Casino Jack

Casino Jack directed by George Hickenlooper (who died just before the film was released) with a screenplay by Norman Snider, is a fictionalized depiction of the Jack Abramoff scandals, with Kevin Spacey in the role of the unscrupulous lobbyist. (Spacey is very good, by the way, as are the other actors in this film.) I thoroughly enjoyed this movie, so I was surprised that Rotten Tomatoes only gave it a 40% fresh rating. The most common complaint in the comments section was that the film doesn’t really explain what makes Abramoff tick. That is true, but a similar criticism could made of many other films. Does The Social Network really explain what makes Mark Zuckerberg tick? I don’t think so. Another complaint that some made was that they found it confusing. I didn’t. Others complained about making a comedy about a man whose actions hurt other people. That argument seems strange to me, when I consider that one of the most popular and critically acclaimed comedies ever made, Dr. Strangelove, is about nuclear holocaust. It doesn’t get any darker than that.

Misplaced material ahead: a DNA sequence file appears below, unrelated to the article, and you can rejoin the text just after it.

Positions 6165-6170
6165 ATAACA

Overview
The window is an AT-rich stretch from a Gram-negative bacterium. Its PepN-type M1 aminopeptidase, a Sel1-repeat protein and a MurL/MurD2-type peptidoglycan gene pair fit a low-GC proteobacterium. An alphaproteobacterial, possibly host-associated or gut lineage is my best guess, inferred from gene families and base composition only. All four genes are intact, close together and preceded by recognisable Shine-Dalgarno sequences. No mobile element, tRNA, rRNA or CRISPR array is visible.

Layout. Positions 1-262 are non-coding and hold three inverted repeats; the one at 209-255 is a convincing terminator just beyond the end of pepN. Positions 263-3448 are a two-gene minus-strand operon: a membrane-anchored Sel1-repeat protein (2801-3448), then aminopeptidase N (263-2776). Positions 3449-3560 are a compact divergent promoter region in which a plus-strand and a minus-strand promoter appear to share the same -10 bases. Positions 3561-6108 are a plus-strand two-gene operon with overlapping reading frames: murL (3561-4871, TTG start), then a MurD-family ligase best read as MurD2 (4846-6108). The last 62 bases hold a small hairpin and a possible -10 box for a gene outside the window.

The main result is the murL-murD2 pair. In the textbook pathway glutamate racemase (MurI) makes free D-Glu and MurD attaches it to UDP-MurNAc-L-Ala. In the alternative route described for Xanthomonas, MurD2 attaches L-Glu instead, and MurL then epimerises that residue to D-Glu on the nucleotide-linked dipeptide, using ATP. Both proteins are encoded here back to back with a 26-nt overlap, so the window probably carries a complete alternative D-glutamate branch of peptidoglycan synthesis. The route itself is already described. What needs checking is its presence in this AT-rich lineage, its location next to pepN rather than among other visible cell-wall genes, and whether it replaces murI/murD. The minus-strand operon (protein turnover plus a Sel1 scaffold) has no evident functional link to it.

I suspect that what really bothers people about this movie is its frank depiction of the pervasive corruption in our political system. Indeed, the film suggests that Abramoff’s real crimes in the eyes of the government were that he was reckless, indiscreet and actually not very bright. In one scene, a fellow lobbyist warns Abramoff that K Street (where many lobbying firms are located in Washington) is afraid that his relentless self-promotion will draw people’s attention to what they are doing. When Abramoff is called before a Senate committee, he notes that some of the Senators condemning him received money from groups that he represented.

I suspect what may also bother people about this movie is its depiction of religious hypocrisy. Abramoff considers himself to be a devout orthodox Jew. He uses some of his ill-gotten gains to fund the building of a religious school. Some of his partners in crime, such as Tom DeLay, consider themselves to be devout Christians. The film doesn’t explain this behavior, but that is not the point. The point is to show the human capacity for self-delusion. It is also to warn us that we shouldn’t be taken in by politicians who talk about their belief in religious values.

I highly recommend seeing Casino Jack.

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